NS: Yeah, yeah. No, and that's a great question. I mean, back then. I mean, this would have been like late 80s, early 90s. You know, when I was first exposed and there wasn't a lot of talk at that time about "Hey, well here's what you do," or or even really, I think that obviously the problem was out there. I mean, if you go back, there's church talks and things that talk about it, but it wasn't really a topic that was coming up a lot, especially at that age for me. So thinking about that, one of the most powerful things that I think I could have done, and going back I would have done, would have been to talk to my parents. Ironically, that's like the last thing you feel like doing because of the shame like you see something, you just, you just want to isolate, and you want to turn away and like, turn inward and not tell anybody about it and keep it a secret. But that's the very thing for me that I found that drove problems and drove the addiction. So I think I would have talked to my parents and been able to hopefully establish some type of an understanding of like, Hey, this is this is what that is. This is you know, real life, women, this isn't accurate. This isn't how they're depicted. This is depicting them in a very negative, you know, kind of demeaning way and and help me to understand and separate that out so I think that's probably the most powerful thing that I could have done that I didn't is have that communication and be open with my parents about it or someone in a position of trust that would have understood how to explain that to me.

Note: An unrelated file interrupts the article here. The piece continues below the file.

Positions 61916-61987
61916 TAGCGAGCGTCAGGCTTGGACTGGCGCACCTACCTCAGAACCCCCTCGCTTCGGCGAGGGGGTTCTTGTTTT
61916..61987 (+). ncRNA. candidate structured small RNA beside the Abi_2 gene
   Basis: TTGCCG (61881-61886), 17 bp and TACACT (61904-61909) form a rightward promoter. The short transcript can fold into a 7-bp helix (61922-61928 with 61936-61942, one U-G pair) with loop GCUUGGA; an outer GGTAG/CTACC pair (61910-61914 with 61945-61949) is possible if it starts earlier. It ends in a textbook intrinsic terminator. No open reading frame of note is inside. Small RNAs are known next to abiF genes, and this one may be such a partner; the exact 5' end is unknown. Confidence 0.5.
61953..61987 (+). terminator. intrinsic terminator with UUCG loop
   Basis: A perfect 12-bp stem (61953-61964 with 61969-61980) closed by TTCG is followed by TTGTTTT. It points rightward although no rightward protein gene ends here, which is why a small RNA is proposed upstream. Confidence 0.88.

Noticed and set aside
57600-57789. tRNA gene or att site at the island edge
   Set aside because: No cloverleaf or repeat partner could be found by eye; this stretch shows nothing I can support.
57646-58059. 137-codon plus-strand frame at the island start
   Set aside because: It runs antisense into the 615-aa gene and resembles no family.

MJ: Yeah. Well, I just listened to your podcast, Mint Arrow Messages, and your interview about "Good Pictures, Bad Pictures." And I think if for those who are listening, that are parents, that are wondering how to talk to your kids and facilitate conversation about this, that's a tremendous resource. So thank you guys for doing that.
CS: The church has also come out with an amazing video. It's a short video that's not intended for like group settings or for in church, but it says, you know, show this at home to children, we've shown that to our kids a couple times. And it does a great job of showing kids "This is what bad pictures look like and feel like." I mean, it doesn't show them an actual picture. But it just explains to them, here's how to identify it, here's what to do. And in just I don't know, maybe like two minutes. And yeah, we've used that for little Family Home Evening lessons in our home. And that's such a great resource. So maybe you can put that in your show notes.
MJ: Yeah, yeah. And your kids are, are tiny. And so you do have to start so young?
NS: Yeah, I think that kind of takes me back a bit to think that our oldest right now is, is going to be turning seven. Wow. That's crazy. And to think at that age, I had already been exposed to pornography. And so now seeing it through an older person, you know, an adult lens. I'm like, wow. So having something, having a plan, and being able to explain it to kids in a way that they understand like, "Hey, here's what you do. This is pornography. You know, call what it is, come and talk to me about it," and and establishing that upfront. Because I think we've, in my life and in, you know, the circles that I run with, with recovery, we're all...I've come to the conclusion that everyone will be exposed and it's just a matter of what you do with it. So being able to communicate that to our kids is something that's super important.
MJ: Yeah. Okay, so fast forward. And, Neil, did you struggle with that all through your adolescence?